5. Shift the Point of View

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Lastly, changing the point of view can make the reader realize a different truth from another angle. Remember that in fiction in order to make our readers care we have to have amazing characters whose personalities are what we want to follow. If we can hook our reader to watch the story unfold from multiple different lenses then they are more likely to empathize with the political message you’re trying to convey. A great portion of writing an amazing story has to deal with empathy. And, a key component of that is choosing whether it’s the first, third, or rotating point of view that you want your reader to relate to.

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There is something that we ponder, over and over again, that is… are we our main character or is it its own entity? I’ve often pondered this myself with the creation of Angelica and Doria in both of the novels in FIGS, and I thought this would make for an interesting discussion.

You see when us writers decide to sit down and develop a story we think about our point of view, it plays a huge role in your perception. It’s almost like taking the camera and deciding just what we want you to see. Do we want you to see from our eyes outwards or by looking down from above?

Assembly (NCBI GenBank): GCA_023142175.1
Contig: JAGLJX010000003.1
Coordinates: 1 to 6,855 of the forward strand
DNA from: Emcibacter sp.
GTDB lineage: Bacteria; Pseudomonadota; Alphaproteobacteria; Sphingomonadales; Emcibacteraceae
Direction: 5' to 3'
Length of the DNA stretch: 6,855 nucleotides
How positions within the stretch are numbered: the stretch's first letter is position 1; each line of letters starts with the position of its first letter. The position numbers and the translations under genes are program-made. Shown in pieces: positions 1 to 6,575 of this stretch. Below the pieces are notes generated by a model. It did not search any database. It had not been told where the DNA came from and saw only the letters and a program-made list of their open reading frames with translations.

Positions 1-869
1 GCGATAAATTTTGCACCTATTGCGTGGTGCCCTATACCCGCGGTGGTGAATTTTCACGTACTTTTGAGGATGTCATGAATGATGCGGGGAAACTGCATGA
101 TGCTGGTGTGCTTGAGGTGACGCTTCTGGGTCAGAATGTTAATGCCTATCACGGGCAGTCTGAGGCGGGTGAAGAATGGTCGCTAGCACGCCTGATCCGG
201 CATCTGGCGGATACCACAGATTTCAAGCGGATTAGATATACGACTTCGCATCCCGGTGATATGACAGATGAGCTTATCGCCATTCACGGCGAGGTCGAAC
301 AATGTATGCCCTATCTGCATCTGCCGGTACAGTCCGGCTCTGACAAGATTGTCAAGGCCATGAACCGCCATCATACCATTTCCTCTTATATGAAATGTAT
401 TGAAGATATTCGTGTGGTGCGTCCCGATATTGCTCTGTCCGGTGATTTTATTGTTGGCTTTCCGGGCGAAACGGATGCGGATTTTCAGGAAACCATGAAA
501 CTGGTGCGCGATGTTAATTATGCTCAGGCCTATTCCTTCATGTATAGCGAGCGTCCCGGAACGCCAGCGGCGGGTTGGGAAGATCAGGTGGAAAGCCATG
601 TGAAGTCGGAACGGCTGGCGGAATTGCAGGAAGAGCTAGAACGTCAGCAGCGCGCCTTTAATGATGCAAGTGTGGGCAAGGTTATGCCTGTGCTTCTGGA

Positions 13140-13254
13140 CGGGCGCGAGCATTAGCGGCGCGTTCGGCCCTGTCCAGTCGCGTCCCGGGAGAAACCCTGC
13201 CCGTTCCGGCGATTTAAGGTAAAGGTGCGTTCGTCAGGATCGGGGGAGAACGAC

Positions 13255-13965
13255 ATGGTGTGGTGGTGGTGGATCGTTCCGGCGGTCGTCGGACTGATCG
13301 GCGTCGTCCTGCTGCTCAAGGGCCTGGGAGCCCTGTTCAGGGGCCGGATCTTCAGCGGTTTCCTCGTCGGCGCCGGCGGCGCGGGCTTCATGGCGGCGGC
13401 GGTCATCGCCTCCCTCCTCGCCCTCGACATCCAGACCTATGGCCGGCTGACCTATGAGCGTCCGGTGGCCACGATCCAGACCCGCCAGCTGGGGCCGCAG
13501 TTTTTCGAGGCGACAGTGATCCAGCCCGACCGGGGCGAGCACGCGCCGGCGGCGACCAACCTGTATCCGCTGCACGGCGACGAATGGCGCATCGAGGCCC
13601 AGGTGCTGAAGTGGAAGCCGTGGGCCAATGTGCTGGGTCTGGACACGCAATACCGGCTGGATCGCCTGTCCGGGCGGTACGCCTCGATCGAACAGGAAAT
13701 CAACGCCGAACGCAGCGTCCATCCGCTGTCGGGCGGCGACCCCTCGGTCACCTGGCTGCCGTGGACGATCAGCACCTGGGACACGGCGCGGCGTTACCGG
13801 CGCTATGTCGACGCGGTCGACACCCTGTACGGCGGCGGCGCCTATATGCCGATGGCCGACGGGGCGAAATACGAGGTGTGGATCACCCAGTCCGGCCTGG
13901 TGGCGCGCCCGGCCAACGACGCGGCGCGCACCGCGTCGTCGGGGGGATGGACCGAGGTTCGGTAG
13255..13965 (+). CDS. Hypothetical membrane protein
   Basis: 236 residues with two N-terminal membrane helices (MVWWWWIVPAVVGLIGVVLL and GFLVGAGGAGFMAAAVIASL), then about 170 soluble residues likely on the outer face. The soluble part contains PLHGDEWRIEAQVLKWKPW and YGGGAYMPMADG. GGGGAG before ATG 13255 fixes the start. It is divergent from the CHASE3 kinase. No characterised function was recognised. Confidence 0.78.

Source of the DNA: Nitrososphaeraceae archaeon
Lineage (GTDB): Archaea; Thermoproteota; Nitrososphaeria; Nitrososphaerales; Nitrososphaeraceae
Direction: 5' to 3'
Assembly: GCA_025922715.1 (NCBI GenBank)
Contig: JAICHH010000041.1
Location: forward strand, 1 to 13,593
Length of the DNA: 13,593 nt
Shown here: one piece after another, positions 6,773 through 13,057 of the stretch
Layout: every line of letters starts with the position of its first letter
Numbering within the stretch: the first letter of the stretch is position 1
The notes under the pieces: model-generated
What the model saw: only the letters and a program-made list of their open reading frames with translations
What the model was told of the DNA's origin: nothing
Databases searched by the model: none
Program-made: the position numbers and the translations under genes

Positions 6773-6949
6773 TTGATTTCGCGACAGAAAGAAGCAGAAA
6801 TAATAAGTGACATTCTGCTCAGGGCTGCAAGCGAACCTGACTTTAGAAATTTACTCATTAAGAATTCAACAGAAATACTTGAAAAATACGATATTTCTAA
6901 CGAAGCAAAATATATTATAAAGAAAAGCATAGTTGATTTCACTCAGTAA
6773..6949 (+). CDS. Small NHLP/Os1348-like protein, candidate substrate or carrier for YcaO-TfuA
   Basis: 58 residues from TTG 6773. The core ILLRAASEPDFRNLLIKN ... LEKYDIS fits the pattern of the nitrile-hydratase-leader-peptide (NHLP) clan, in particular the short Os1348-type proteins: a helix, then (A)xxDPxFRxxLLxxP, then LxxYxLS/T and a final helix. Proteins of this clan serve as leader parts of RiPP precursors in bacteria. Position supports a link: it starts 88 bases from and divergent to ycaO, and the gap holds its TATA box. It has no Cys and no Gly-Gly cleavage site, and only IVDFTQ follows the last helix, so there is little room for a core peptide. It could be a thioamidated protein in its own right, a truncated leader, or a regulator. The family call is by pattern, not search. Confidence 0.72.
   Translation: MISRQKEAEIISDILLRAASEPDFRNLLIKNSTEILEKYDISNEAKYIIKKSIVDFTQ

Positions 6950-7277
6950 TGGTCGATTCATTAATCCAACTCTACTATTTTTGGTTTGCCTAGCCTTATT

Continue reading “QTNA: Am I My Character or, Is My Character its Own Entity?”

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Tara is an artsy writer that is more than creative, she’s actually pretty imaginative, and loves cats. I enjoyed getting to know Tara on Twitter, as I took the time to scroll through her recent tweets to learn more about her. I was intrigued to find that she’s a dedicated writer who doesn’t mind retweeting gifs while sharing her thoughts about how it feels to create.

Tara is located in San Francisco, CA where she is known as being a YA Author that has published a series known as Timekeeper. If you want to learn more about just what her novels are I invite you to check out her blog or just get to know her style of writing by going directly to her personal blog!

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I’m what they call an “Indie Author” because I control my own profits, what gets published and when, what I create, and how I sell. At best, I’m an entrepreneur. I make and run my own money, and at the end of a night, I create a budget for my daily life as well as my life as a writer. However, what happens when you’re in college and you can’t do this as well because you don’t have the funds?

In this essay, I’m here to share with you how I run my own business with a budget that’s below $300. And, even if you aren’t a writer, maybe this will inspire you to start up something for yourself or use something that I share with you to help you do something on your own. I’m going to keep this as short as possible so I’ll be giving you five major tips.

Continue reading “5 Tips to Entrepreneur​ on a Budget”